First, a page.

1. What inspired you to apply for the CCBR summer internship? 

What inspired me to apply for the internship is my passion for children and pre-born children’s lives. My brother has done this internship and says he learned a lot about how to advocate for pre-born lives and ended up stopping quite a few women from having abortions. He talked to me about the internship and inspired me to apply for it and learn from the others around me. I decided to give it a shot and hopefully be able to make a long lasting impact on my community.

2. What do you hope to get out of this experience? 

What I hope to get out of this experience is learning how to better advocate for pre-born children’s lives and save many babies as a result. I hope to change hearts and minds about abortion and see the value in human life.

🤝 Sponsor our internship and be a part of the change here: https://fundrazr.com/AbortionIsNotEssential.

3. What is your favorite hobby?

My current favorite hobby is reading because I can learn so much from the things I read and because I can detach myself from technology and immerse myself into someone else’s life through a hard-cover book.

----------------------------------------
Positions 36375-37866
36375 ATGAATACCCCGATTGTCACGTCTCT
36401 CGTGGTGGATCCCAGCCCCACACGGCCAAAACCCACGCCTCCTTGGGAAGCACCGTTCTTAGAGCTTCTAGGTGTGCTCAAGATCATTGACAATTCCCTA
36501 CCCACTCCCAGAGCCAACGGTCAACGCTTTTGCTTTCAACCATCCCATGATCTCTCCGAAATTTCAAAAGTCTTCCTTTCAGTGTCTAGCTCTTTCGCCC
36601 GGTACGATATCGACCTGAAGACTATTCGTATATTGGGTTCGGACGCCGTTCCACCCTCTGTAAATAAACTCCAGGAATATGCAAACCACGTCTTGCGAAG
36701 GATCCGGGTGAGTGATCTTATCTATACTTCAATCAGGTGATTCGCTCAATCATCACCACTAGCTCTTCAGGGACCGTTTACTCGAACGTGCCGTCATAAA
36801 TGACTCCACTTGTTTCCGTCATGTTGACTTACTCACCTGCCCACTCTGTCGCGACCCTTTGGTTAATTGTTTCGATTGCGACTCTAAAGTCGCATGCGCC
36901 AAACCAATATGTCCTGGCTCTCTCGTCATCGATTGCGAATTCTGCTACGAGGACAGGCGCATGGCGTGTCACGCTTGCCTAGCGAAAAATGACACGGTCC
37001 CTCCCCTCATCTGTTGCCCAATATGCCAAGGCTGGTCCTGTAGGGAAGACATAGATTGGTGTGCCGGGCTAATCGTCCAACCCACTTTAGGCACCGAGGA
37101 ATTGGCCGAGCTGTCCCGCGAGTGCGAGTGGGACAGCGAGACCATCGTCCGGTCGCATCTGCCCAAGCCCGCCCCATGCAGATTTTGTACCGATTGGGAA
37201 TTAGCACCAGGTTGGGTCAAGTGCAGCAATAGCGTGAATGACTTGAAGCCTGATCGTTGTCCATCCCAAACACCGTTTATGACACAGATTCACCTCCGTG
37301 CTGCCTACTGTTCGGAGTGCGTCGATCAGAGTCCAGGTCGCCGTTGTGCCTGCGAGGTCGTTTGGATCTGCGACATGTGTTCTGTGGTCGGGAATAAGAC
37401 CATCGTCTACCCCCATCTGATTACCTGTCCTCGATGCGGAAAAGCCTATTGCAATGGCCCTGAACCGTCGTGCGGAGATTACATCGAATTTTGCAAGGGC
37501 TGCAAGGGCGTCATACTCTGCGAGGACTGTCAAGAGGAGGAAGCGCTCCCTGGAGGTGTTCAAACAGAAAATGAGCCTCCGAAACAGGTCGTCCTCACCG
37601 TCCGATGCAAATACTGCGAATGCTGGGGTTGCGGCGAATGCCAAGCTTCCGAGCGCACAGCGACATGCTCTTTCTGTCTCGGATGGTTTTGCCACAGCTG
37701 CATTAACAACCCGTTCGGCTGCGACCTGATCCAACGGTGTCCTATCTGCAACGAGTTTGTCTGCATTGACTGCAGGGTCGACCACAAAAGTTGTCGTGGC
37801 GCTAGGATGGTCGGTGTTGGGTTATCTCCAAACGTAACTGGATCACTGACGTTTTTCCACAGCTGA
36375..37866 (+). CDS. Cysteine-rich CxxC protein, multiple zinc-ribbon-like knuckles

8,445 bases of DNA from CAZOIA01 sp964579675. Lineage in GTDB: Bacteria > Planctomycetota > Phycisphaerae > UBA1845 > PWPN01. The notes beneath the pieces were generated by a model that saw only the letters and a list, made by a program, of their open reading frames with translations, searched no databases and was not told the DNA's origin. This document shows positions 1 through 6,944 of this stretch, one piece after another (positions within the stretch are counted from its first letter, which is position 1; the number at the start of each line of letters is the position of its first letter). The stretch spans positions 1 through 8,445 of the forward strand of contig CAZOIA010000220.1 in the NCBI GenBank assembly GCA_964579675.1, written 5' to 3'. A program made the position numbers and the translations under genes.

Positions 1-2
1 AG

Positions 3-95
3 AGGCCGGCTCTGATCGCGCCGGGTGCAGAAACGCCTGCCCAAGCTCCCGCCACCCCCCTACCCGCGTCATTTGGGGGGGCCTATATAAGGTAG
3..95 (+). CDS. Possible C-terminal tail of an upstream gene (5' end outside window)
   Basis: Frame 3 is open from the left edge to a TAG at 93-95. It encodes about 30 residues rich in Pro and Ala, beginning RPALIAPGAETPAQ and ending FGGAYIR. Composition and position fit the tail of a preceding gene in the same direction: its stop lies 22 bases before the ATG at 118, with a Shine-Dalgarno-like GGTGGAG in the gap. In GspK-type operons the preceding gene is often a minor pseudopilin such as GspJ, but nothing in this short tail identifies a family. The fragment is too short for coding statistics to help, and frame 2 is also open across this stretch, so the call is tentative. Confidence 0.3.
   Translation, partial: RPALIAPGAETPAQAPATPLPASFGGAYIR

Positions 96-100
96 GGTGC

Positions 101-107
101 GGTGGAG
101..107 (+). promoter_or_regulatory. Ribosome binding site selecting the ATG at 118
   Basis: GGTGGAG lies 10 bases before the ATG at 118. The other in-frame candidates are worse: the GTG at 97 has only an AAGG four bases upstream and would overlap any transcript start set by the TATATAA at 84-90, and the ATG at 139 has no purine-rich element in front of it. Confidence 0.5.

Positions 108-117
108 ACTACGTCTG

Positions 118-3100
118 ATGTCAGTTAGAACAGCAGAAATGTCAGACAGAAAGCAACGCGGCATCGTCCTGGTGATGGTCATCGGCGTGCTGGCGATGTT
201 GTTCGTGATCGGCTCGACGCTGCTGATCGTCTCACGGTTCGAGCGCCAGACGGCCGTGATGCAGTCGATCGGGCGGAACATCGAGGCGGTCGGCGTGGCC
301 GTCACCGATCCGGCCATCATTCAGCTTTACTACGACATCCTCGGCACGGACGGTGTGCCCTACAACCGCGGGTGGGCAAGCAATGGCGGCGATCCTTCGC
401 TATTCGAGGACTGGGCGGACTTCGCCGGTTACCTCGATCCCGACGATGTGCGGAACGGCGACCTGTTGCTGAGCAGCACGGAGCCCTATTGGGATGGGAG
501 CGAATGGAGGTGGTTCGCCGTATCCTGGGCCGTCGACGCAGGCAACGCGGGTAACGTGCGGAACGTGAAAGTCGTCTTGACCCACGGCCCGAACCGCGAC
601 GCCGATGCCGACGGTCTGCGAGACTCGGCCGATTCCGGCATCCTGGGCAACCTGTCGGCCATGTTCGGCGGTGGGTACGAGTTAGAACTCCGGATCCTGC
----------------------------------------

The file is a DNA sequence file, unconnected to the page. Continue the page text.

4. What’s your most controversial opinion about something mundane?

My most controversial opinion about something mundane is that I believe men and women should look more into adoption and taking care of foster children instead of having so many children of their own, since the world is already full of children who need a home and a family, it would be better to adopt instead of having biological children.

5. What is your secret talent?

My secret talent is I am easily able to tell when someone is lying or being disingenuous. I am good at reading people and seeing a person’s true intentions before others can.

2 thoughts on “Meet the Interns: Amber

  1. vincent harnois says:

    “My secret talent is I am easily able to tell when someone is lying or being disingenuous.” And yet you follow an organisation that bases it’s logic on taking away women’s rights and acting as if it was for the greater good. Take a long look in the mirror lady.

    • Keturah Dumaine says:

      Hi Vincent, I’m not sure what you mean about this organization basing its logic on taking rights away from women. We agree that women do and should have rights, however, I’m sure you would agree with me that no one’s rights are absolute, right? For example, I may have the right to drink alcohol if I am of legal age, and I may have the right to drive a car with a license, but I do not have the right to do both of those things at the same time. Why? In this country, we recognize that my rights end where your rights begin. I stop having the right to do something when it endangers (or certainly kills) someone else. The question at hand here is not whether women should have rights or not, but whether all human beings should have equal rights. If we believe in human rights for all human beings, then shouldn’t we support human rights for the youngest and most vulnerable human beings?

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